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She talked about books the way poets speak of love. I adored that about her. Sometimes I’d ask her about what she was reading; pretending to be striking up a casual conversation, but it was really to see the way her eyes lit up. She’d close the book, careful not to bend the pages or scratch the cover, and hold it to her chest as if she could talk about it more easily if the words were closer to her heart. Maybe she could.
As she spoke, her fingertips would stroke the spine and just when she got to the part about the most beautiful sentence or the most moving scene, she’d lean forward and speak in an excited whisper. It was like she was letting me in on a secret, her tone hushed and almost breathless.
I can’t envision her without a book in her hands. They were like extensions of her fingertips, a physical part of her. There would be a new one every day; she could devour them in a matter of hours. Every so often I’d see her with one closed in her lap, staring into space. She’d tell me she needed to let it sink in. Her voice was faraway, her mind still folded between the pages and twined around each line, each letter.
She always carried one with her in case she had any sliver of free time. I knew she didn’t mind waiting in lines because she could always pull out a book while she stood there.
“Why do you like it so much?” I’d asked her the second day I’d known her, so many years ago.
“Because this is magic,” she’d said. “Right here.” She clutched the book tighter. “These words, they’re the only magic that’s real.”
“How do you know they’re magic?”
“I can feel it.”
I didn’t understand.
“It feels… it feels like my soul is expanding. Every time I turn a page it gets a little bit bigger. You’ve never felt that?”
I shook my head, couldn’t help smiling even though I couldn’t comprehend what was going through her head. That was the first time I saw the light in her eyes that shined while she spoke.
So began my habit of starting conversations about whatever she was reading. Every time, I think I understood her concept of magic just a little bit more. It was the way she’d squeeze so many words together and forget to breathe, get as many thoughts in as possible and taking little gasps whenever she ran out of air, oftentimes midsentence. Like her mind worked faster than she could speak and was trying so hard to keep up.
She loved them more than she loved me, I know, but that was okay. I was happy she cared about me a fraction of how much she did about books. She loved them with every fiber of her being and I was more than content to accept whatever was left. They just deserved more of her love than I did. They were always there for her, her entire life, whenever she needed them. What could I possibly do that would ever compare?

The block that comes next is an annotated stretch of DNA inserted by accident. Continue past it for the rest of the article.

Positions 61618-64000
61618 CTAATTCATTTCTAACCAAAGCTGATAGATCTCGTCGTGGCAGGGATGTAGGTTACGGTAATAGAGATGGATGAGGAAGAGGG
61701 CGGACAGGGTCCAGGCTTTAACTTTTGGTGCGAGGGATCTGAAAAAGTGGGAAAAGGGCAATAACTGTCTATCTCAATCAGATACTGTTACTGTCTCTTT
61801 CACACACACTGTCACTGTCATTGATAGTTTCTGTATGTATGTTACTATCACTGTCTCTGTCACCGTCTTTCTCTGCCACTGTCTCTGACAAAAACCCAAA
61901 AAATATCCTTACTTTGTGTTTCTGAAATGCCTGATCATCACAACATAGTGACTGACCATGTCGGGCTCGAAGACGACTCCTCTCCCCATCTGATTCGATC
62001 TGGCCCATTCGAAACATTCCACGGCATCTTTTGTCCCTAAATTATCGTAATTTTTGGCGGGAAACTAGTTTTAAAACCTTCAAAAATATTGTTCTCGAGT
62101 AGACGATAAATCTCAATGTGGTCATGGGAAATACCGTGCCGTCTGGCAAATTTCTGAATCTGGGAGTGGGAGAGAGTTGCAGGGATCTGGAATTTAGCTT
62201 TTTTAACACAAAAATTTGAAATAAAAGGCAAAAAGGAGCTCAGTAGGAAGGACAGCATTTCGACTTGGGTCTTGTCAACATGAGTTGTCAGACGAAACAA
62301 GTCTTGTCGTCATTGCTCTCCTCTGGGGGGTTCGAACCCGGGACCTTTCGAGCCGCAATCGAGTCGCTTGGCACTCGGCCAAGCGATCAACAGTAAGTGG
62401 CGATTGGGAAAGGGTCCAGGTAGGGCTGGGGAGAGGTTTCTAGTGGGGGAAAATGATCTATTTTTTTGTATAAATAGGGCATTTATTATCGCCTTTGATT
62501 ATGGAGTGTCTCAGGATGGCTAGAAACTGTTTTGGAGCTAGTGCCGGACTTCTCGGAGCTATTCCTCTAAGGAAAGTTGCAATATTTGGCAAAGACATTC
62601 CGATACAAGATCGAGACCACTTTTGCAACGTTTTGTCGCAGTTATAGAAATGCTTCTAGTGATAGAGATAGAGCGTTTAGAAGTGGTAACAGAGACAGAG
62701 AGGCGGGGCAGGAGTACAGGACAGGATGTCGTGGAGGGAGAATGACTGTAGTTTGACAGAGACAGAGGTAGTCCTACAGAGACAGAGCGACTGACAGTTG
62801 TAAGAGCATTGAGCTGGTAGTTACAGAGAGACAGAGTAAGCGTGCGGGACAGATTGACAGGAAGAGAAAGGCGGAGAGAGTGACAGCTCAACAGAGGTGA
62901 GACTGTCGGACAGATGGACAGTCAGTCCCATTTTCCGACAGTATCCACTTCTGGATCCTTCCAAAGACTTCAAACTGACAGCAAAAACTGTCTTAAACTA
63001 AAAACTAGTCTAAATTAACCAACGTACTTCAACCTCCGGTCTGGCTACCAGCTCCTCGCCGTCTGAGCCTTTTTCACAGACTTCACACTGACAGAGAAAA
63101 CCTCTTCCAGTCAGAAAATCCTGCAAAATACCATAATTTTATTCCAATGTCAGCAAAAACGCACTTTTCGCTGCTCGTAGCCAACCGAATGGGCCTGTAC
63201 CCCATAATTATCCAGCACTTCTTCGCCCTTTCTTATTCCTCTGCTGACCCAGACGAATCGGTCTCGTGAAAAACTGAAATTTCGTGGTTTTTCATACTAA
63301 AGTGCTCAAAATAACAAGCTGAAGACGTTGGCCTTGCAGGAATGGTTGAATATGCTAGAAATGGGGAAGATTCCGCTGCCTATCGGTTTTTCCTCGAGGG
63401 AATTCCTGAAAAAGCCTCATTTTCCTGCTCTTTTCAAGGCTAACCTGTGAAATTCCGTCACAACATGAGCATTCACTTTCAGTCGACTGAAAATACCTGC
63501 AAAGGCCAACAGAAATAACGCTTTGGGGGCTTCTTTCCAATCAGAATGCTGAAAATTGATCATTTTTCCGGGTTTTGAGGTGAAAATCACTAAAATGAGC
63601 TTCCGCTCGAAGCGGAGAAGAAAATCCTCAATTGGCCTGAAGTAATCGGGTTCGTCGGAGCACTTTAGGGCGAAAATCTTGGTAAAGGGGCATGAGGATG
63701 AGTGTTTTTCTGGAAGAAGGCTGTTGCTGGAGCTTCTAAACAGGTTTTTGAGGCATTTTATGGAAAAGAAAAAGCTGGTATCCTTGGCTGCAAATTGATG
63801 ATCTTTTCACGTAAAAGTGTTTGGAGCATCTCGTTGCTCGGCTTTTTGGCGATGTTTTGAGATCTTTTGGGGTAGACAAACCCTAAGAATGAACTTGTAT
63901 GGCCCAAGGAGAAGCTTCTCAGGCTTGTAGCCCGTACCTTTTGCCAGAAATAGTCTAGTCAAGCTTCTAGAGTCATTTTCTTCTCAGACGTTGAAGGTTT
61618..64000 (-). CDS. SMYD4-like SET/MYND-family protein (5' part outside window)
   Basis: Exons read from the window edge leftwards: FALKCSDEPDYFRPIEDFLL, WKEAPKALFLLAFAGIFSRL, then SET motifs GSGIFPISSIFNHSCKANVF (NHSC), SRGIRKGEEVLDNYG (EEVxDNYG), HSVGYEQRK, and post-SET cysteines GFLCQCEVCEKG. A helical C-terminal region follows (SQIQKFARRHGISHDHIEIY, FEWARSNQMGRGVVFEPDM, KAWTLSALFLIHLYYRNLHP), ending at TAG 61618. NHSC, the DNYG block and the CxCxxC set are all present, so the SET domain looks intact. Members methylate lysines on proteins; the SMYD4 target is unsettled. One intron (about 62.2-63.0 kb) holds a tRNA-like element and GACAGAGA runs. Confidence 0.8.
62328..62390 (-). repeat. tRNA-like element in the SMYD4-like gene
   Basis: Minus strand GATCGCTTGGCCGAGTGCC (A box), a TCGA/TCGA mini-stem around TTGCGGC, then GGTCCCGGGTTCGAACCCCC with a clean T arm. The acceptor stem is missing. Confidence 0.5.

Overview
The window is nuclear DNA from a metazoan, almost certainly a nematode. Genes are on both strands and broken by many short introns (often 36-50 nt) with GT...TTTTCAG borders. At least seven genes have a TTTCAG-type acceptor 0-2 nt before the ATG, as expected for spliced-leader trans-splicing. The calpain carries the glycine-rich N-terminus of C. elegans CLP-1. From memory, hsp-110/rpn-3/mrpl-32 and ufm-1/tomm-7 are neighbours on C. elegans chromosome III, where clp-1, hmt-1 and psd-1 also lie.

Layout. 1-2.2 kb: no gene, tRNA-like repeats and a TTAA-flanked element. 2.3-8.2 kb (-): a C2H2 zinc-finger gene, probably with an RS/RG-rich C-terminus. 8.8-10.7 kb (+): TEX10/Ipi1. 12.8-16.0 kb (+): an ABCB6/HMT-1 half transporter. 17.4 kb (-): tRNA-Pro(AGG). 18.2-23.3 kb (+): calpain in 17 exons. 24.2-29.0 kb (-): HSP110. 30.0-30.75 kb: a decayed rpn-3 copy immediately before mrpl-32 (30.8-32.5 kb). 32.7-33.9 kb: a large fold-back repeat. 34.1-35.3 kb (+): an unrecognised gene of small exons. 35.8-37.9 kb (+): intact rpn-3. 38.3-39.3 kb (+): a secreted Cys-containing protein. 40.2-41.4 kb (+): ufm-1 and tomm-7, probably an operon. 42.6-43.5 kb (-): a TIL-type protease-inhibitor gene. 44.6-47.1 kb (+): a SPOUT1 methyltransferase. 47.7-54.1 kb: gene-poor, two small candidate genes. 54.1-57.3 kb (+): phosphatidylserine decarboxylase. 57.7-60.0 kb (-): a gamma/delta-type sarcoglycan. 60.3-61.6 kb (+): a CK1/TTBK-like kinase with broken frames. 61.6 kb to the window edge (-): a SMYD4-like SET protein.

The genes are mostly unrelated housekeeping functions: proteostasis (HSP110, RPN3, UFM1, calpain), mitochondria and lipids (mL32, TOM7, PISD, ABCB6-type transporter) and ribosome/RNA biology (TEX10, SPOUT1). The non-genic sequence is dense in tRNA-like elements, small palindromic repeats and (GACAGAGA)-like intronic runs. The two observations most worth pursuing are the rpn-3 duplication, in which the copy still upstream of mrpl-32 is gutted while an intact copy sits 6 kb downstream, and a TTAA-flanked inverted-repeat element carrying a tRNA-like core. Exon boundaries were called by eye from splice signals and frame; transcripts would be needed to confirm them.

The walls in her room were completely covered with bookshelves; hundreds, maybe thousands of books had been carefully placed in them. Every book that had ever struck her fancy at a bookstore or yard sale, shelved and waiting for when she was ready. She added more of them quicker than she could read them, so it was always growing, this world of possibilities at her fingertips. This, she told me, was all she ever wanted. Shelves upon shelves of books and a lifetime to read them.
She always tried to convince me to read her favorites, but listening to her describe them was far better than anything I’d read myself. To me, books had no spark without her voice describing the best parts, repeating the most delicately crafted phrases in her exhilarated whispers.
I don’t think reading was her escape from reality. They were her reality. Those tiny printed words, the stories they wove, were far more real to her than anything else. I’ve always thought that her feeling of an expanding soul was a little part of herself that she left inside every piece of literature, her very being spread through each tome on those shelves, like tree branches reaching outward and upward as they grew.
That thought, the idea that pieces of her lived in every book she’d ever read, was what kept me going once she was gone. At first I didn’t realize it. She looked so… so wrong in that wooden box without a book in her hands. They were lightly folded over her chest, but all I could think about was when she used to press one close to her heart to describe it. I wanted to yell at them to stop; they couldn’t bury her without one. I didn’t believe in an afterlife, but she did, and I couldn’t shake the image of her in line at the pearly gates with nothing to read, no words to make her soul expand.
It wasn’t until later, in her room, when I brushed my fingers across the spines on her shelves that I felt it. It felt like seeing her eyes shine again, listening to her speak about the most beautiful stories. Felt like the magic she described so well but could never make me understand. There was the feeling of a soul expanding.
Since then I still haven’t read every one of them; there are so many and I can’t get through them nearly as fast as she could. But after every one I finish, I sit there with it pressed to my heart, staring into space and letting it sink in. It’s her soul and mine, reflecting. I can still hear her breathless voice repeating the best parts. Right there, that’s the only magic that’s real.